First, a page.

EISENHOWER VS. WARREN, The Battle For Civil Rights and Liberties, by James F. Simon, LiveRight/W.W. Norton & Company


The bitter feud between President Dwight D. Eisenhower and Chief Justice Earl Warren framed the tumultuous future of the modern civil rights movement. Eisenhower was a gradualist who wanted to coax white Americans in the South into eventually accepting integration, while Warren, author of the Supreme Court’s historic unanimous opinion in Brown v. Board of Education, demanded immediate action to dismantle the segregation of the public school system. In Eisenhower vs. Warren, two-time New York Times Notable Book author James F. Simon examines the years of strife between them that led Eisenhower to say that his biggest mistake as president was appointing that “dumb son of a bitch Earl Warren.” This momentous, poisonous relationship is presented here at last in one volume. Compellingly written, Eisenhower vs. Warren brings to vivid life the clash that continues to reverberate in political and constitutional debates today.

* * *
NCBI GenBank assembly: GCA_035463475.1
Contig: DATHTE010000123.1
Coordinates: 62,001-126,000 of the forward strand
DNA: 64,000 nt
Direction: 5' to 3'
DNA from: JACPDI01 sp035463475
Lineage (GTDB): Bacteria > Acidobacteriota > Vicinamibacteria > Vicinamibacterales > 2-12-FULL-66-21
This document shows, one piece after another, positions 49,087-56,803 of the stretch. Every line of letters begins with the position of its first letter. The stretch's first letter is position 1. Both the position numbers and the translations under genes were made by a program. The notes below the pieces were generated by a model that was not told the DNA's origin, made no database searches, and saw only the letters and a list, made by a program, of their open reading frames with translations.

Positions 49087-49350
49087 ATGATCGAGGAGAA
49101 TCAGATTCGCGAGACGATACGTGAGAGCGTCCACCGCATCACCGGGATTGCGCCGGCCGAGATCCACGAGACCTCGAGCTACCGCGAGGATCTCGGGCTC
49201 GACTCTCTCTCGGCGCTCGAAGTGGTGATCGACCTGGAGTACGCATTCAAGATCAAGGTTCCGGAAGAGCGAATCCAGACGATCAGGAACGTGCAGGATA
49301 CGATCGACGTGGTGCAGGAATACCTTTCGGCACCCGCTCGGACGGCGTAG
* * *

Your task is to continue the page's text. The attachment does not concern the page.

Out April 10, 2018


I received this book in exchange for my honest review. I loved it so much, I sat and read it from cover to cover in two days (and nights).

This is a very important book to read. Everyone, should read it.  The battle of wits between Eisenhower and Warren are remarkably written well. The pace of the book was intrinsic to the tension building and I was unable to put it down.   The author’s detail to research is obvious and appreciated.  Pivotal moments in US history are detailed  expertly as are the ramifications of certain decisions.

What I loved about the author’s writing is that he never “assumed” or gave his opinion as to why either man acted as they had.  He stayed strictly to documented evidence and kept his own personal opinions out of the mix.  Some may say that his explanations fall flat in their content but the author wanted to remain impartial and I feel he succeeded. He wants the readers to develop their own opinions based on facts.


I think if anything, Simon could have provided more evidence as to why decisions were made the way they were. Character profiles, even though detailed, are sometimes just not enough to determine the reasoning behind decisions. There are many other factors that sway thoughts and desires.

This is still an excellent book that highlights the horrid aspects of segregation with behind the scenes look into related decisions made by each man.

I found it truly enjoyable and fascinating a read.  If you like political non fiction, then this book would be worthy of a purchase!

I gave this book:




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